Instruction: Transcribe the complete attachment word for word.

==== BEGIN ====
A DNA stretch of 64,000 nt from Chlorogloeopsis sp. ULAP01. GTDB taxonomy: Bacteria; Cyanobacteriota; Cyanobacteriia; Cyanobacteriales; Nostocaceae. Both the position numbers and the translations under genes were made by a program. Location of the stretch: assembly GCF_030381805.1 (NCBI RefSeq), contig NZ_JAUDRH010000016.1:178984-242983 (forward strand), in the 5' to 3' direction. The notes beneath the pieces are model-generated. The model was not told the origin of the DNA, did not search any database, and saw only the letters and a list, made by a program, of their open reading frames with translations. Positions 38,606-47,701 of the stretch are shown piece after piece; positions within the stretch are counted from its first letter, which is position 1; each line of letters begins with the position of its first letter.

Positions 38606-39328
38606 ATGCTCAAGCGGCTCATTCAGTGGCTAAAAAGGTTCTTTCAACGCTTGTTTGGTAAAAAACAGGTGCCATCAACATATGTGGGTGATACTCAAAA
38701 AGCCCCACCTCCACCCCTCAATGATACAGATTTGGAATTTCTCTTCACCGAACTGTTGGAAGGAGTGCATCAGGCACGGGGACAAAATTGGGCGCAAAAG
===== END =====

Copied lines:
A DNA stretch of 64,000 nt from Chlorogloeopsis sp. ULAP01. GTDB taxonomy: Bacteria; Cyanobacteriota; Cyanobacteriia; Cyanobacteriales; Nostocaceae. Both the position numbers and the translations under genes were made by a program. Location of the stretch: assembly GCF_030381805.1 (NCBI RefSeq), contig NZ_JAUDRH010000016.1:178984-242983 (forward strand), in the 5' to 3' direction. The notes beneath the pieces are model-generated. The model was not told the origin of the DNA, did not search any database, and saw only the letters and a list, made by a program, of their open reading frames with translations. Positions 38,606-47,701 of the stretch are shown piece after piece; positions within the stretch are counted from its first letter, which is position 1; each line of letters begins with the position of its first letter.

Positions 38606-39328
38606 ATGCTCAAGCGGCTCATTCAGTGGCTAAAAAGGTTCTTTCAACGCTTGTTTGGTAAAAAACAGGTGCCATCAACATATGTGGGTGATACTCAAAA
38701 AGCCCCACCTCCACCCCTCAATGATACAGATTTGGAATTTCTCTTCACCGAACTGTTGGAAGGAGTGCATCAGGCACGGGGACAAAATTGGGCGCAAAAG